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Monday, June 24, 2024

Norway ‘lacks political willingness’ to meet its climate goals

Despite all the gas and oil money pouring into Norwegian coffers (or perhaps because of it), Norway hasn’t invested enough of it in alternative energy to help meet its climate goals, and probably won’t by 2030 either. Commentators point to how government politicians “fail to deliver” what’s needed, local politicians still prefer economic development to nature preservation, and a majority refuse to even start phasing out Norway’s highly lucrative oil and gas industry.

Norway’s government ministry in charge of climate and the environment celebrated its 50th anniversary last year, and several former ministers from across party lines gathered for the occasion. They’ve all had varying degrees of success but none has reined in Norway’s fossil fuel industry. Here’s Gro Harlem Brundtland taking her place among them (back row from left): Erik Solheim, Sveinung Rotevatn, Thorbjørn Berntsen, Vidar Helgesen, Bård Vegar Solhjell og Ola Elvestuen. (Front row from left): Rakel Surlien, Kristin Hille Valla, Sissel Rønbeck, Wenche Frogn Sælleg, Helen O Bjørnøy and Tine Sundtoft. PHOTO: KLD/Ken Opprann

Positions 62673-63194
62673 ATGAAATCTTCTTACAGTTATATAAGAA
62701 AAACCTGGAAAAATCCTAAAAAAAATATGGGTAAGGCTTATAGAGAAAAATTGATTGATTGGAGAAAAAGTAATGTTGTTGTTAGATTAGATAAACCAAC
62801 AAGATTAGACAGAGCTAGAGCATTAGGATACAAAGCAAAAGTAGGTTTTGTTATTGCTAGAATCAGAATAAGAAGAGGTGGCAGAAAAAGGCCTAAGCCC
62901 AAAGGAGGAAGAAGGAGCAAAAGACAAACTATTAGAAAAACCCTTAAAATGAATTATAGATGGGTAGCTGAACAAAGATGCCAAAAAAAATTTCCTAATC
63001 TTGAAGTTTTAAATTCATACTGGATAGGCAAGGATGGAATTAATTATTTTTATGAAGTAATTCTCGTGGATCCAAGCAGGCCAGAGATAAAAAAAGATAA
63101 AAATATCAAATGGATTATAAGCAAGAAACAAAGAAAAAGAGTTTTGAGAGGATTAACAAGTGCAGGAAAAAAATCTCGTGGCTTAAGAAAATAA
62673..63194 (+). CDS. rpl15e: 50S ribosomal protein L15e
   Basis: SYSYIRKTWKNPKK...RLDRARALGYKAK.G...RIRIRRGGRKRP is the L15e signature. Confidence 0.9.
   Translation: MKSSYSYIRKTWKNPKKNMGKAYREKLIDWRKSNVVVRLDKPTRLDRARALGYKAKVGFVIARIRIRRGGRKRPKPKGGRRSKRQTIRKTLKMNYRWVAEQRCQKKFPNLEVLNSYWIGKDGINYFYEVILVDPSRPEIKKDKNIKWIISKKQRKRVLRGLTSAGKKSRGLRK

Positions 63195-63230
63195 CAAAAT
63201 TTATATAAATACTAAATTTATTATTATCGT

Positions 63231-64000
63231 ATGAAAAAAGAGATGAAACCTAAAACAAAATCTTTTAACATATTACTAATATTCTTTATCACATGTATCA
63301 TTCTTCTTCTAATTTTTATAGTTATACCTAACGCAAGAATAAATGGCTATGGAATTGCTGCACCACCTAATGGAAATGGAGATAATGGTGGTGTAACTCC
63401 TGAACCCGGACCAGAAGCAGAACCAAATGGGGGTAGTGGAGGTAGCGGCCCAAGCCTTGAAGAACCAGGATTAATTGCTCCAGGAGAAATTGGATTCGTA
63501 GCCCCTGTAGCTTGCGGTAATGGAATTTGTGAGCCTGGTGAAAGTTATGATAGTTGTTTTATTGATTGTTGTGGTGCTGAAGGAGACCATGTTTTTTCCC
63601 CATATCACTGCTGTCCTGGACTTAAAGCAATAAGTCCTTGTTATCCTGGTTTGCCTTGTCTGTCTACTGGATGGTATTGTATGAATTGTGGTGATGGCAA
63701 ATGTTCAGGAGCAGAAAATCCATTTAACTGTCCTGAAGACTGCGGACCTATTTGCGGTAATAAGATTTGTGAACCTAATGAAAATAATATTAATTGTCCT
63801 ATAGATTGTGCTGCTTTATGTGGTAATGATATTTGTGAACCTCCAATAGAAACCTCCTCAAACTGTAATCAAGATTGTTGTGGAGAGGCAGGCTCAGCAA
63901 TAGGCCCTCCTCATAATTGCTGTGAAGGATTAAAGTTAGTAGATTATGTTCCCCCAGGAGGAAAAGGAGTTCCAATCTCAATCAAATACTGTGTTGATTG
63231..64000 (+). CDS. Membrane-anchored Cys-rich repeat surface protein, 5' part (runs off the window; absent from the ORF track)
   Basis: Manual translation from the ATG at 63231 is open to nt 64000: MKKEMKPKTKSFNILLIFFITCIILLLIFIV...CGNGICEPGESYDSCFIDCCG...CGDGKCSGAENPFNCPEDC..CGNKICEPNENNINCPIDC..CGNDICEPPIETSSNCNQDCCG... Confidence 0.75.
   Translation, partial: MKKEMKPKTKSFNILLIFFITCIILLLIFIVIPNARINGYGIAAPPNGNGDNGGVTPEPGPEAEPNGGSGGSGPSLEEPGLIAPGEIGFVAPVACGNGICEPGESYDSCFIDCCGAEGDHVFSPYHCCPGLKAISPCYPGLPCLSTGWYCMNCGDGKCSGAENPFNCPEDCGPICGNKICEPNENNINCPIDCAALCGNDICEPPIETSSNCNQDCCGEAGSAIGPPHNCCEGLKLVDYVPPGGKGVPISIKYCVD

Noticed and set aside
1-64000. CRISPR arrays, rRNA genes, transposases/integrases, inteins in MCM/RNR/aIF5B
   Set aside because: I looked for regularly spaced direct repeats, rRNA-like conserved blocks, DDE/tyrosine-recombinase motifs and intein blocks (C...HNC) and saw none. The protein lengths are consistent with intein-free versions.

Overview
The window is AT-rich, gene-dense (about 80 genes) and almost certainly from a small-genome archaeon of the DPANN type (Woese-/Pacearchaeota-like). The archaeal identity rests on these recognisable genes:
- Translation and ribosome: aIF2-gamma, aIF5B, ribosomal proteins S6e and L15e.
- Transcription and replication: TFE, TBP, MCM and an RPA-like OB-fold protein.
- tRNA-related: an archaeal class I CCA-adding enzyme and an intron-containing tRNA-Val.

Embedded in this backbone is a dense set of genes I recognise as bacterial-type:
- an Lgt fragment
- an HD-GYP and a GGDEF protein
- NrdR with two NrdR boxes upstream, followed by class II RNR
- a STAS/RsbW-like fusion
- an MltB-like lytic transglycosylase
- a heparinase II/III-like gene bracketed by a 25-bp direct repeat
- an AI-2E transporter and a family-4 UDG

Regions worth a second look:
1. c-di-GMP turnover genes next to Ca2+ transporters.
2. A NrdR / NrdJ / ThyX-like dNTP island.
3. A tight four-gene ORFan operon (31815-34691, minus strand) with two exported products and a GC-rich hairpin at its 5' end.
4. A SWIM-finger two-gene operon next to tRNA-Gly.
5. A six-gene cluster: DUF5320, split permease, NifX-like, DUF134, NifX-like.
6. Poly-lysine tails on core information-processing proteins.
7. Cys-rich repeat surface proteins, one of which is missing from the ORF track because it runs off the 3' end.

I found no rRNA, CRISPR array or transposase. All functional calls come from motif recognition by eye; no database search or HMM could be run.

“The idea of a well-oiled green shift appears more of a pipe dream than ever,” wrote commentator Eva Grinde in newspaper Dagens Næringsliv (DN) this week. She points to how the current Labour Party-led government’s stated policy is to “develop, not phase out” Norway’s oil and gas industry. There’s simply too much money at stake.

The oil business itself appears confident it can continue searching for and producing more oil and gas for years to come, even though several international organizations warn they shouldn’t be allowed to if global climate goals are to be met. A recent survey of member companies in the trade association Offshore Norge showed that fully two-thirds of fossil-fuel firms don’t expect any major restructuring away from current activities as a result of climate concerns. While the car- and boat businesses are preparing for more change tied to electrification, it will be mostly business as usual in the oil branch.